While it is commonly referred to as a fuel filter, the fuel filter is indeed present on all vehicles equipped with an internal combustion engine . Despite its rather small size, it plays an extremely important role in the operation of a vehicle’s engine since it filters the particles found in the fuel. These can come from different sources, but they cause the same effects on the carburetor or the injection system if they are not eliminated. This is probably why the quality of fuel filters has improved a lot in recent years. Like the oil filter, the condition of the fuel filter should be checked regularly in order to replace it when necessary.


  • All about the fuel filter
  • Composition of fuel filters
  • Where do impurities come from?
  • How to control the quality of filtration?
  • What are the risks when driving with a used fuel filter?

All about the fuel filter

The fuel filter’s job is to remove impurities, residues, or even rust, which are often present in the fuel. These various elements can also infiltrate into the tank when a driver quietly fills the tank of his vehicle or even into the fuel pump. Thanks to its action, the fuel filter helps preserve the carburettor or the injection system, which are very sensitive to the level of fuel purity, by acting as a particulate filter.

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Composition of fuel filters

Like the oil filter, a vehicle’s fuel filter consists of a cylindrical-shaped metal casing inside, which is a cartridge comprising a filter made of paper or felt, which can be either wrapped around a metal tube (axial filters) or positioned in the shape of a star around a central axis (radial filters). The fuel will enter the filter through its upper part and then flow through the paper filters, whose excellent weave will retain much more impurities than an oil filter before exiting again through the upper part of the housing.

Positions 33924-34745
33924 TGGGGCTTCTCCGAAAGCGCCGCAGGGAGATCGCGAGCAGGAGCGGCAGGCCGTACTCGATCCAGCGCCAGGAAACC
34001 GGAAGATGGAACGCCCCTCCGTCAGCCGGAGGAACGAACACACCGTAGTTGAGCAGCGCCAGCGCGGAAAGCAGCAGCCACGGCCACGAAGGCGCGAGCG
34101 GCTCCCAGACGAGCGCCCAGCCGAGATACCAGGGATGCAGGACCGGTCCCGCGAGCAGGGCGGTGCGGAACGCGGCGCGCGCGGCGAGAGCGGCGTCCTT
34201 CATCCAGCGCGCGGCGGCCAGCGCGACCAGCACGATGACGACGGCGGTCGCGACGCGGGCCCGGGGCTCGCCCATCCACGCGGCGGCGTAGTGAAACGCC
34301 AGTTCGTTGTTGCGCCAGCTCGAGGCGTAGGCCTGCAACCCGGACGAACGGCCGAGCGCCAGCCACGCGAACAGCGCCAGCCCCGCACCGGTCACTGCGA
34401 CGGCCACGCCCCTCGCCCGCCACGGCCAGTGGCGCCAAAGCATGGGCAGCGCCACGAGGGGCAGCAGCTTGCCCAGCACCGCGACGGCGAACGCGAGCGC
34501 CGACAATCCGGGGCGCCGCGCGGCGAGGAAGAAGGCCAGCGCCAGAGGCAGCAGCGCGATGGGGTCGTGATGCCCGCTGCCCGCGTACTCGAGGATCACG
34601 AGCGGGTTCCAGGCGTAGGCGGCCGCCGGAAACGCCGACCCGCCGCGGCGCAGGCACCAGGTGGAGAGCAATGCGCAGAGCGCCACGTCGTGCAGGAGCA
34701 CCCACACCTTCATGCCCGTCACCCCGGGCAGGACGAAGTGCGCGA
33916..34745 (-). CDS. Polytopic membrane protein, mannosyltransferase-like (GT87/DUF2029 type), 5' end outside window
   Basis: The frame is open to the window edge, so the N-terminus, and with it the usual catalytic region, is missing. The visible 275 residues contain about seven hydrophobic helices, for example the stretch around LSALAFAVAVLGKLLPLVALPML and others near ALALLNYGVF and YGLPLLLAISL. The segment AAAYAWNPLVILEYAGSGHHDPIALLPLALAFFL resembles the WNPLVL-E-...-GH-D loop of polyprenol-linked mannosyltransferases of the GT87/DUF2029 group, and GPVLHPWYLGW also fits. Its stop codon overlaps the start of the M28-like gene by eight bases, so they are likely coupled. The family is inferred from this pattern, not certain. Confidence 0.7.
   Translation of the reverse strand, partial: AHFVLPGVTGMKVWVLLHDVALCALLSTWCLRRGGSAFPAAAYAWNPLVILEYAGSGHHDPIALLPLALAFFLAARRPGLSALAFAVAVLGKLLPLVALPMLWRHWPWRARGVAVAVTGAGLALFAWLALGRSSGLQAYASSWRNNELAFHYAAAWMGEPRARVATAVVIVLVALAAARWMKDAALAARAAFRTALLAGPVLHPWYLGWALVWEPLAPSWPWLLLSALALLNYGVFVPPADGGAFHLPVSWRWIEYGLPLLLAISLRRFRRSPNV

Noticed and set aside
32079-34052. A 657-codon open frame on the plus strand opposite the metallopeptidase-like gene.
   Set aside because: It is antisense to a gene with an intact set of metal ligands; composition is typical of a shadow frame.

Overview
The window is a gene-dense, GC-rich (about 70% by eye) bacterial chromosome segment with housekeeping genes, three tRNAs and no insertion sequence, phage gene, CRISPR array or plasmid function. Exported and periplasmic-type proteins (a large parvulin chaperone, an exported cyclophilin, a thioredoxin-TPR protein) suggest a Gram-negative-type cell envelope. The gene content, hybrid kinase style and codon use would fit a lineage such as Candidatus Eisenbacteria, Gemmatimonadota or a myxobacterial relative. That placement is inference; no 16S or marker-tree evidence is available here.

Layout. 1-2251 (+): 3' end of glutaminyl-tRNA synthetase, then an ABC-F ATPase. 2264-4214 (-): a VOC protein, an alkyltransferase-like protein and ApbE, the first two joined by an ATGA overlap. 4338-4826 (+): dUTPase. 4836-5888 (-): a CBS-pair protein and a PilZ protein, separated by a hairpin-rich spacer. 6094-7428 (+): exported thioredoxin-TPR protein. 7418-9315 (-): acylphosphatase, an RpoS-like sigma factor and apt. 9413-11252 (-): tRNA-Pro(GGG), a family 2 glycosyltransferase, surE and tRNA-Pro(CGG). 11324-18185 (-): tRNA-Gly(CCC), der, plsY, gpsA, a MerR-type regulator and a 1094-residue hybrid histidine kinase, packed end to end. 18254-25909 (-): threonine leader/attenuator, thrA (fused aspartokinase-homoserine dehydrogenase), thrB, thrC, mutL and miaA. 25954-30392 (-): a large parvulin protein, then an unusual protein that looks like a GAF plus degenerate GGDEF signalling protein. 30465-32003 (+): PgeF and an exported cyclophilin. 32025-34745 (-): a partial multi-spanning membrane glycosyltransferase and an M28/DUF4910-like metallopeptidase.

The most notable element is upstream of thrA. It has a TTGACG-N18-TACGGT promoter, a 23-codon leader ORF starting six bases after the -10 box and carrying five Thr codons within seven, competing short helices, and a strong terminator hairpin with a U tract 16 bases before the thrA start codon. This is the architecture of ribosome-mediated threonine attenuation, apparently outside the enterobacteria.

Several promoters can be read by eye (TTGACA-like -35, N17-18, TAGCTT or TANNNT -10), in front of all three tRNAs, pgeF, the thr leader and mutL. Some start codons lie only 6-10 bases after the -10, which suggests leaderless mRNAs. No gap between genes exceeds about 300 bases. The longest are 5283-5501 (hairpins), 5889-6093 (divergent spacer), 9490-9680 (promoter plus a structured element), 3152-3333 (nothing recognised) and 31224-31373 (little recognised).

Where do impurities come from?

How can such particles get into the tank and mix with a vehicle’s fuel? Several origins are possible, and they can come from:

  • the vehicle design phase,
  • the repair of one of the mechanical elements,
  • flow from the tank ventilation system,
  • the oxidation phenomenon of the reservoir or one of the conduits which feed it
  • water condensation in the tank.

How to control the quality of filtration?

If for years vehicles (and more particularly cars) were satisfied with a fundamental particle filtration system, this is no longer the case today. Automobiles operating using joint rail injection and piezoelectric controlled injectors require the use of ever more efficient fuel filters. Otherwise, it would lead to many cases of engine failures. When we know the high cost of this type of repair, we can easily understand why it is imperative, for vehicle manufacturers and owners alike, to ensure that the filtration quality is always there.

Fuel filter maintenance

To know precisely when to replace a vehicle’s fuel filter, all you have to do is consult the manufacturer’s recommendations which appear in the maintenance manual. However, mechanical professionals agree that it should be replaced every two years, or every 40,000 kilometres travelled, for vehicles equipped with a carburettor and approximately every two years for cars. Vehicles, which are equipped with an injection system. The best way to check the condition of this filter is to change the engine oil. Thus, if the filter is found to be clogged, scaled or contaminated with water, it will have to be replaced. Symptoms such as the “jerking” sensation coming from the engine, complicated starting and idling anomalies also indicate the need to replace the fuel filter.

Only drivers with mechanical skills know this, but the fuel filter in diesel vehicles needs to be replaced more often than the one in gasoline cars. Diesel fuel comprises several diverse and harmful materials, including water, which considerably increases the risk of corrosion. If we add the mechanical complexity of this type of engine, we can easily understand that all this leads to more rapid wear.

What are the risks when driving with a used fuel filter?

When road users continue to drive a vehicle whose fuel filter should have been changed for some time now, they expose their car to several risks, the seriousness of which can go so far as to cause injury—engine failure.

Among the various symptoms that a dead fuel filter can cause, it is possible to find: 

  • the emission of white smoke at the level of the exhaust
  • excessive fuel consumption
  • rapid degradation of the injection system, with the appearance of corrosion in particular
  • a carburetor obstruction
  • reduced acceleration due to the partial absence of fuel injection

To avoid all these problems, it is necessary for road users to regularly monitor the condition of their fuel filter and replace it when its condition no longer allows driving—optimum of their car.